Thursday, September 8, 2011

Conflict in my immediate environment - My Reflections

A conflict in my immediate environment that readily comes to mind is that which is caused by differences of political opinion. Political affiliation in our society is largely influenced by ethnic/religious relations with the politicians themselves and has less to do with political ideologies, credibility, or trustworthiness of the politicians.

During discussions o issues, I sometimes find myself at opposing sides with people whose outlook to politics is influenced by the ethnic or religious beliefs of a particular politician. Once they share a common religious faith or ethnic origin with a politician, they are never willing to question his actions and policies and wouldn’t listen to anyone questioning his actions or policies, even if it is apparent that the actions or policies are detrimental to public good.

Though none of my personal encounters has ever degenerated into open fights, but I have seen many people start bloody fights over such political discussions which are caused by myopic leanings. When I find myself in a discussion with someone whose political beliefs are based on ethnicity of religious beliefs, my most common method of diffusing tension is allowing the other party enough time to air their views while I attentively listen. This listening technique often allows me to hear them through and understand them even if I feel their view is wrong!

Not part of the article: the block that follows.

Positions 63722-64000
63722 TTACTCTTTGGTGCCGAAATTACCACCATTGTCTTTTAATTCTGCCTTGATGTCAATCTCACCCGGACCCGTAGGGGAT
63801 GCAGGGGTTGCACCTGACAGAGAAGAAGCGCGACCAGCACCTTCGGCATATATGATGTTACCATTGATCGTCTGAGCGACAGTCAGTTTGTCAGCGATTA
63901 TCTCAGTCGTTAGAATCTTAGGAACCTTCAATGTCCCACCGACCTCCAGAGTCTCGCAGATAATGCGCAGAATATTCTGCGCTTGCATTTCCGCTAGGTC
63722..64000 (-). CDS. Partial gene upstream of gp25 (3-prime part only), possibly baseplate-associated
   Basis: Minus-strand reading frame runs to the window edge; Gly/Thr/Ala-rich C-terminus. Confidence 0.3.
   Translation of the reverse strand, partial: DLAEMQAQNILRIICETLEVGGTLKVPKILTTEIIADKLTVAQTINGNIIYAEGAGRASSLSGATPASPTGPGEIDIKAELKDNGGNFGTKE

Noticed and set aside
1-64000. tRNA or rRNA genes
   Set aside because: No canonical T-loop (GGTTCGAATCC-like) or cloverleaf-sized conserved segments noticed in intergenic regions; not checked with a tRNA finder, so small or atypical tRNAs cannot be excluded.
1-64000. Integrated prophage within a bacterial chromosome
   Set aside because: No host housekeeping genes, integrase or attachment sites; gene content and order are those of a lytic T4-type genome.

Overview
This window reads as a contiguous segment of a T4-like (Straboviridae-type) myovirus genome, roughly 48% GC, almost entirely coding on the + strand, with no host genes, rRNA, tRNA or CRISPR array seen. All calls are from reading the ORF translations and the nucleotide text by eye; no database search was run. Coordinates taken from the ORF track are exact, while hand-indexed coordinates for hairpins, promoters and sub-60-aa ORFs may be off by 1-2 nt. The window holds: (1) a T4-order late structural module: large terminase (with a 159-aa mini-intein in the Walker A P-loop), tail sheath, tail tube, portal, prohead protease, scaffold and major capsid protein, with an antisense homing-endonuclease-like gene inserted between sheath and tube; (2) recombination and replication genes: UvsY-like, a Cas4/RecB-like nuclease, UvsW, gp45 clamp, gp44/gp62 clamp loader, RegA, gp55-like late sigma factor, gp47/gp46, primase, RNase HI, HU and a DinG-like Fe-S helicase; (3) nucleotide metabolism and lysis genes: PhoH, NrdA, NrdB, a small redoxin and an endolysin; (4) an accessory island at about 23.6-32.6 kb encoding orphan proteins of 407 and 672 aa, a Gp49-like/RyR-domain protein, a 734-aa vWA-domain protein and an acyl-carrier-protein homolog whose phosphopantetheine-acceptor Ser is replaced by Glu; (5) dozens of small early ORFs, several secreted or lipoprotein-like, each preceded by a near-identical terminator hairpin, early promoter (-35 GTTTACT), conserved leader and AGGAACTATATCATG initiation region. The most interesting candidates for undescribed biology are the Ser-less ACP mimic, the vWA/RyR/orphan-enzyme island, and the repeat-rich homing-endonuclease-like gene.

When they seem to have finished, I usually come in by first highlighting the points on which we mutually agree (e.g. “I can see that you agree that Nigeria belongs to all of us”, “I agree with you when you say corruption is the main problem of our country, but do you think anyone should be immune from anti corruption laws simply because of his ethnic origin or religion?” etc)
Such questions usually enable us to start from points we mutually agree on and then slowly go on to those upon which we disagree. By guiding our conversation to become a form of exploration through issues that affect us both, I am mostly able to change a potential fight to a discussion which even if we don’t agree on all issues, we understand one another.


  1. Ibrahim,

    Looking for common ground is a good way to start a conversation. It works much better than focusing on our differences even though that is the most common way that people relate to each other.


  2. We seem all brought up to defend our points of view (Ego maybe?), but if we are to create and maintain harmonious relationships, we simply have to look for common grounds upon which we have agreements


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This work by Ibrahim K. Oyekanmi ( is licensed under a Creative Commons Attribution 3.0 Unported License.